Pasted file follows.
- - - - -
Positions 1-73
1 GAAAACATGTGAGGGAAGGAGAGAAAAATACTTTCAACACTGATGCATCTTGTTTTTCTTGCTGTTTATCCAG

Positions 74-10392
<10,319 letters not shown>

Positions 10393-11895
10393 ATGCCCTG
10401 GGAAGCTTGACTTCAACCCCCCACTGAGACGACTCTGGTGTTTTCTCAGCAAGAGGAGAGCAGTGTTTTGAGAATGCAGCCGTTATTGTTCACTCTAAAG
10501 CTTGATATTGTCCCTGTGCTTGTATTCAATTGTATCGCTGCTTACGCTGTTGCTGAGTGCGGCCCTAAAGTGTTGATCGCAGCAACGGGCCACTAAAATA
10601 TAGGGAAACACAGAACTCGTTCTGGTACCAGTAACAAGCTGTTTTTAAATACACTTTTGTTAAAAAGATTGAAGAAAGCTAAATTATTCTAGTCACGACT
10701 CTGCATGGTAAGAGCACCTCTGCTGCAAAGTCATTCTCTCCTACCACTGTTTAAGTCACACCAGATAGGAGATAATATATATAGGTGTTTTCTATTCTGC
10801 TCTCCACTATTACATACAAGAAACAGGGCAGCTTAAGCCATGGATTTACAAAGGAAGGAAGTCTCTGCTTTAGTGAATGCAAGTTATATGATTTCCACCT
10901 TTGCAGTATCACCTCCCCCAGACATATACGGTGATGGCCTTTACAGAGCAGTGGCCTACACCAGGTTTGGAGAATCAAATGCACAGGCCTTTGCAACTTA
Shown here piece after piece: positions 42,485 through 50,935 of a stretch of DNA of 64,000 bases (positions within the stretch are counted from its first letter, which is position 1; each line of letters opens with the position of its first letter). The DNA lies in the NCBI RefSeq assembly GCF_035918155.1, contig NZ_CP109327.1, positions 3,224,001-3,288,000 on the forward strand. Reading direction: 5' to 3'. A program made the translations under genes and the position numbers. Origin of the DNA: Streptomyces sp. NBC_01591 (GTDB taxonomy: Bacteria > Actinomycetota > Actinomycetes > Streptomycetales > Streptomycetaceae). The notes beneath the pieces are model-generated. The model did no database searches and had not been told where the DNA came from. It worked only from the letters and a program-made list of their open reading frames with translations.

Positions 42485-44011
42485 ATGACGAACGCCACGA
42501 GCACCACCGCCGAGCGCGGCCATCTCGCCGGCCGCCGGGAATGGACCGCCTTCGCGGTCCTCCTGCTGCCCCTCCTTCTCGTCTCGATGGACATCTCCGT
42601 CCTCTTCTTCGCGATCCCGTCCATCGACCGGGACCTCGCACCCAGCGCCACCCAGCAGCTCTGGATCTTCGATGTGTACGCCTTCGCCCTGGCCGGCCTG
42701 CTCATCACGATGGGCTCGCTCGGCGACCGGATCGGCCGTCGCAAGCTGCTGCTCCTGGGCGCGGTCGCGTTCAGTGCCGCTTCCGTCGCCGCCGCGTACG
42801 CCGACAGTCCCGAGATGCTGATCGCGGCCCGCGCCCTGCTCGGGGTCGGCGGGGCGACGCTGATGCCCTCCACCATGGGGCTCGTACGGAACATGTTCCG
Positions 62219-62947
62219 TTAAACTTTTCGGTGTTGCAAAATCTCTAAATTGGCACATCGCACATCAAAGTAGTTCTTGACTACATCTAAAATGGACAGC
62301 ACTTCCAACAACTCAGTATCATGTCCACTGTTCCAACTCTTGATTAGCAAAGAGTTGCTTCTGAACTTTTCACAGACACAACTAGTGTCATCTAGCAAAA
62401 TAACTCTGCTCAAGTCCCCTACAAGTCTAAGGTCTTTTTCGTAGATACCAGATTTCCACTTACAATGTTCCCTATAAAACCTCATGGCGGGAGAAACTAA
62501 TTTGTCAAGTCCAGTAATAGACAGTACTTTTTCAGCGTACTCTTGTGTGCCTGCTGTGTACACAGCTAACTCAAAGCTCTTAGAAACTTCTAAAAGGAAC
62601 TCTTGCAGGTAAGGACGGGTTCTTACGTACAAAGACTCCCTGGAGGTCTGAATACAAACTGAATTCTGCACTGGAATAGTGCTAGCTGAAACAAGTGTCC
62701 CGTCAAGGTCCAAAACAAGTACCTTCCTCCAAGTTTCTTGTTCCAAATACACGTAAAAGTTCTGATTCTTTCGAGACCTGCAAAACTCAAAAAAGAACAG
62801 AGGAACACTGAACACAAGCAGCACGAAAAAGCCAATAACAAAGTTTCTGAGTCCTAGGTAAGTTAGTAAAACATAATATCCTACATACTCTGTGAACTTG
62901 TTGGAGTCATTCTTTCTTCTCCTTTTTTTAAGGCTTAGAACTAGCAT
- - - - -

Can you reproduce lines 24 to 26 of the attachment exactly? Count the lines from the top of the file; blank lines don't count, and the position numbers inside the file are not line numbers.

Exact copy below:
62501 TTTGTCAAGTCCAGTAATAGACAGTACTTTTTCAGCGTACTCTTGTGTGCCTGCTGTGTACACAGCTAACTCAAAGCTCTTAGAAACTTCTAAAAGGAAC
62601 TCTTGCAGGTAAGGACGGGTTCTTACGTACAAAGACTCCCTGGAGGTCTGAATACAAACTGAATTCTGCACTGGAATAGTGCTAGCTGAAACAAGTGTCC
62701 CGTCAAGGTCCAAAACAAGTACCTTCCTCCAAGTTTCTTGTTCCAAATACACGTAAAAGTTCTGATTCTTTCGAGACCTGCAAAACTCAAAAAAGAACAG